The Catholic connection. Two candidates, Rick Santorum and Newt Gingrich, embrace the Roman Catholic faith. Mr. Romney, via his surrogates, has attacked one. Will he attack the other whose candidacy is in ascendancy? I hope not, because the Catholic vote may very well swing this year’s election. [See a previous post, “The Catholic Vote Will Determine the Next President.”] Mr. Romney needs the enthusiastic backing of practicing Catholics who view abortion and traditional marriage as top-burner issues.



Quick reactions from my caucus experience tonight 1

By Tom Quiner

Precinct 16 in Des Moines had 81 people show up. Two candidates imported speakers from out of state: Rick Perry and Ron Paul. Mitt Romney, Jon Huntsman, and Michelle Bachman did not have anyone get up and speak on their behalf.

Rick Santorum had a speaker from my neighbor speak, who did a great job. I spoke on behalf of Newt Gingrich, using the notes I posted in my previous blog earlier tonight.

Here were the results:

Paul, 23 votes

Gingrich, 16 votes

Santorum,  16 votes

Romney, 12 votes

Perry 8, votes

Bachman, 5 votes

1 undecided

Where things got interesting was in selecting the delegates. Our caucus had some concerns about Paul supporters who said they’d run as delegates. The concern was whether they would be loyal to the Republican Party if  come March, Ron Paul had bailed on the Republicans to run as an Independent.

As a result, the Gingrich supporter (me) and Santorum supporter were elected to the county convention as delegates.

What I’m going to say at the Iowa Caucus tonight Reply

By Tom Quiner

My wife, son, and wheel-chair laden mother-in-law will head to Hillis Elementary School tonight for the Iowa Caucuses.

This is the biggest caucus of any of our lives. For my 20 year old son, it is his first. For my 87 year old mother-in-law, perhaps her last.

The stakes are huge.

America is unrecognizable.

Abortion is not only the law of the land, the president and his party want taxpayers to pay for them.

The president refuses to enforce legislation (DOMA), that defines marriage as being between one man and one woman.

Government spending has increased precipitously and the unfunded liabilities geometrically under this president and his Congress.

Our high unemployment rate remains high.

Our low economic growth remains low.

The federal reserve has been expanding the money supply, paving the way for inflation.

Expanded government regulations are choking businesses to death.

The president fights development of new energy resources, unless it is money-losing green energy.

Unfavorable tax policy inhibits the creation of start up businesses.

It’s time for change.

Here is what I plan to say to the friends, acquaintances, and strangers who caucus with me tonight:


I support Newt Gingrich for President. I say this after carefully weighing every single candidate who has graced our state this past year.

There is something I like about each of these candidates. There are things I don’t like about each, including Mr. Gingrich.

I have settled on Mr. Gingrich for a simple reason: he has a track record for advancing a conservative agenda.

In other words, he can get the job done. He did it back in 1994 when Republicans regained the House after 40 years in the wilderness. No one thought it was possible, including most Republicans.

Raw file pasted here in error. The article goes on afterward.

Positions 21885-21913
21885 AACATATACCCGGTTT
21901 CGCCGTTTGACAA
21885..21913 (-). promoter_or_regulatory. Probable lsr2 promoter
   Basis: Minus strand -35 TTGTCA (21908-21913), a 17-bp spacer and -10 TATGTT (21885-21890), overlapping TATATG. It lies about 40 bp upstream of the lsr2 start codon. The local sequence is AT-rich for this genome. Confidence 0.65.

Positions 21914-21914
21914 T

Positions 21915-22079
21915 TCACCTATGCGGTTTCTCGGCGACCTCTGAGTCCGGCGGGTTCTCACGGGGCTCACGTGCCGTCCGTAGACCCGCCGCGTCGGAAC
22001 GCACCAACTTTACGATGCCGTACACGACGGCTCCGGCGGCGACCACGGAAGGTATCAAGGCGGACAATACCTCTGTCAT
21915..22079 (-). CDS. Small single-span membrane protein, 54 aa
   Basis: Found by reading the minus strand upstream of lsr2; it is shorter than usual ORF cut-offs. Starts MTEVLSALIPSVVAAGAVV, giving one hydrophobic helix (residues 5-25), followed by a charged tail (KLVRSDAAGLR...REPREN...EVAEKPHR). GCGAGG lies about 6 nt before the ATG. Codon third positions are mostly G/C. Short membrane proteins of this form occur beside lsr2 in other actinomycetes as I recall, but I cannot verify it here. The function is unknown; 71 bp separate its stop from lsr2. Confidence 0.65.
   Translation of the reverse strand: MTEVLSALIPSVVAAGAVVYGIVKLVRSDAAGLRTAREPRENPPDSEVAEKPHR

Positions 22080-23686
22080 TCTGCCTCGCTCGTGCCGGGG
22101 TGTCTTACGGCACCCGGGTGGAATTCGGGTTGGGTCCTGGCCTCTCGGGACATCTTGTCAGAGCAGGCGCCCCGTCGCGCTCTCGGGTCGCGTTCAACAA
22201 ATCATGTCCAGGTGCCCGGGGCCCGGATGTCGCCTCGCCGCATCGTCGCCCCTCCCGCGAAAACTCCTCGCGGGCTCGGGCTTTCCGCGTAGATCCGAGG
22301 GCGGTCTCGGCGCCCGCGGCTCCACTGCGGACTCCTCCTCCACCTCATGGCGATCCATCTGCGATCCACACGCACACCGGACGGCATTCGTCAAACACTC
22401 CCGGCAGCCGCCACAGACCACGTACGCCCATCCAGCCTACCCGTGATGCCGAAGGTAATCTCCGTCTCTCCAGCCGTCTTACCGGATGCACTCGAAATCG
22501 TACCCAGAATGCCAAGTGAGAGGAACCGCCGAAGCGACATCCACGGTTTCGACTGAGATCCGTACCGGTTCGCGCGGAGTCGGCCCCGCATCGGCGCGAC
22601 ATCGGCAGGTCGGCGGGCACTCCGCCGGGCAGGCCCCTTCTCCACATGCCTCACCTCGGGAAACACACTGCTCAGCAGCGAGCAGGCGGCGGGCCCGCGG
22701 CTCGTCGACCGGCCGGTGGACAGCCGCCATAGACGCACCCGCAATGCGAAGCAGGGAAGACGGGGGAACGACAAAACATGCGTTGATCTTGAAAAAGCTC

Newt Gingrich believed, and he led the charge.

The accomplishments under his leadership were substantial:

1. A balanced budget.

2. Welfare reform, despite two vetoes by then President Clinton.

3. Tax cuts.

4. Telecommunication reform that opened the door to the cell phone revolution.

5. Congressional reform.

I’m supporting Newt Gingrich because he goes beyond rhetoric. He leads. And he achieves.

He is not only the most-feared candidate by the president and his party, he is the candidate most-feared by his Republican rivals.

How else can you explain all of the negative advertising directed at him, so much of it bogus? The sheer quantity suggests that his political rivals want to take him out early because, they fear him the most.

Can you blame them? Have we seen a better debater in recent decades?

Bill Clinton and Ronald Reagan were formidable debaters, but they never had to go against the likes of a Gingrich.

Newt Gingrich offers that rare blend of a larger than life personality and a razor sharp mind that gets people to follow him.

Conservatives love his unequivocal support of the pre-born and traditional marriage.

Although those issues are of lesser importance to many Independent voters, Independents love his economic plan, which includes:

• Reducing the corporate income tax rate;

• Eliminating the capital gains tax rate;

• Finding a new Federal Reserve Chairman who will reinstate non-inflation-inducing monetary policy;

• Offering an optional 15% flat tax for taxpayers.

As a small business owner, I suggest that if his plan was implemented, our economy would take off as if it were 1981.

It will be Springtime in America all over again.

Coupled with Mr. Gingrich’s demonstrated ability to moderate the spending appetites of Congress, Independents would vote Gingrich by the millions.

By all accounts, Mr. Gingrich is a changed man from the passionate, political animal he was in decades past. Today, he is a grandfather. Even more, he has embraced his Christian faith. We might call him a kinder, gentler Newt … as you can see in his TV ads. He’s the only candidate who hasn’t gone negative

I’m not interested in making a symbolic vote this year as I have so many times in the past. I am voting for the best candidate, Newt Gingrich, not only because he is the best overall candidate in the field, but because he can win.

I humbly ask you to join me.